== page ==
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Iowa and the Underground Railroad

Iowa played an important role in antislavery and Underground Railroad activity

It is still surprising to many Iowans to learn that the state's earliest settlers played in important role in antislavery and Underground Railroad efforts in the years leading up to the Civil War.

Though slaves were escaping and being helped to freedom from the early days of slavery in the United States, the phenomena known as the Underground Railroad lasted from about 1830 to 1861. Neither underground or an actual railroad, the term alluded to a loose network of sympathetic individuals and groups that were willing to risk life and liberty to help these fugitive slaves as they headed for the free states of the North and Canada.

Antislavery and underground railroad participants who operated north of the border states knew Iowa as their westernmost free-state link. The risks of this already dangerous activity of helping escapees increased on September 18, 1850 when the United States Congress passed the Fugitive Slave Act of 1850. It required the United States government to aid in returning escaped slaves and punish those who hindered it. Nevertheless, a number of Iowa's earliest settlers, often motivated by religious convictions and a marked appreciation of the principles of individual rights and personal liberty, provided shelter, transport, and material support for the travelers on this trail to freedom.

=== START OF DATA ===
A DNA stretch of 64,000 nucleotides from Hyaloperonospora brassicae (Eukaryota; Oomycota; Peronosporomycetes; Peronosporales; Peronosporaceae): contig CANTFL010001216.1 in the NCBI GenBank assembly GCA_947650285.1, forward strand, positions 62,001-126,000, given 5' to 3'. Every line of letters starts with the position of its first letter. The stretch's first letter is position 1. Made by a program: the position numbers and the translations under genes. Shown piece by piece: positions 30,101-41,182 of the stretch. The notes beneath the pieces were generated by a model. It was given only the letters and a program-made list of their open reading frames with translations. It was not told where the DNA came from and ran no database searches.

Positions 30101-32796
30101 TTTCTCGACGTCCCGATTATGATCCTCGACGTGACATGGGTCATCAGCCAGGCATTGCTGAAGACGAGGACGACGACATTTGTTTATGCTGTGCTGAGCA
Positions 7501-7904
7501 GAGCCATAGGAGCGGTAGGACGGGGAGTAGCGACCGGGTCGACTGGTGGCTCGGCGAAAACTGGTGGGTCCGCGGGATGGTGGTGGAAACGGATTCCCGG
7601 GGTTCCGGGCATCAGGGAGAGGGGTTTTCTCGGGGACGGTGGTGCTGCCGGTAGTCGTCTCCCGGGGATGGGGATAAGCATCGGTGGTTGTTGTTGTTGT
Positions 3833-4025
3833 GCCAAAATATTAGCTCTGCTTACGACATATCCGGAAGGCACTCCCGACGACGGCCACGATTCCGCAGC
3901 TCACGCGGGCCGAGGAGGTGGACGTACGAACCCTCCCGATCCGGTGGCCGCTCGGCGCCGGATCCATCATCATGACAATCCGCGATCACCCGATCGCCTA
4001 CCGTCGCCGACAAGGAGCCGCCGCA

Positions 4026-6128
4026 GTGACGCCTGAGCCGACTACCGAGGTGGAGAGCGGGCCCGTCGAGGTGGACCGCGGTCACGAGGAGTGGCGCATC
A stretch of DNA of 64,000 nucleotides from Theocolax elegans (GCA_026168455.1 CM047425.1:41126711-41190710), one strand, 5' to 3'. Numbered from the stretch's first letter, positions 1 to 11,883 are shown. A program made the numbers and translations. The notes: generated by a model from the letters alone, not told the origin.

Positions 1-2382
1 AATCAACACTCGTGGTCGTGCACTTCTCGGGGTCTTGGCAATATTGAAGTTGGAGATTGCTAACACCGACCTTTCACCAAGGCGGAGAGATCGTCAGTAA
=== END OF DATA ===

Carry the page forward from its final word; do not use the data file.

The State Historical Society of Iowa has been conducting historical research and fieldwork since 2002 through the Iowa Freedom Trail Project. This project seeks to document Underground Railroad activities throughout Iowa by identifying individuals and groups who were involved with these activities and the places where these events occurred in Iowa.

A subsequent effort to share the results of the research with the public is an important component of the project. Outreach activities, presentations at conferences and to the public, and a series of interpretive signs have been produced and placed near the stops made by John Brown and his party on his last trip across Iowa in 1859. Finally, this web presence seeks to further share the collected information as part of an ongoing process.

The project continues to uncover new information, sometimes obtained from local sources and descendants of individuals involved in Underground Railroad activities. Please contact us if you have a piece of the story of the Underground Railroad in Iowa to share.

Contact for the Iowa Freedom Trail project is:
Doug Jones
Archaeologist
State Historic Preservation Office of Iowa
515-281-4358 (phone)
515-281-0502 (fax)
Doug.Jones@iowa.gov

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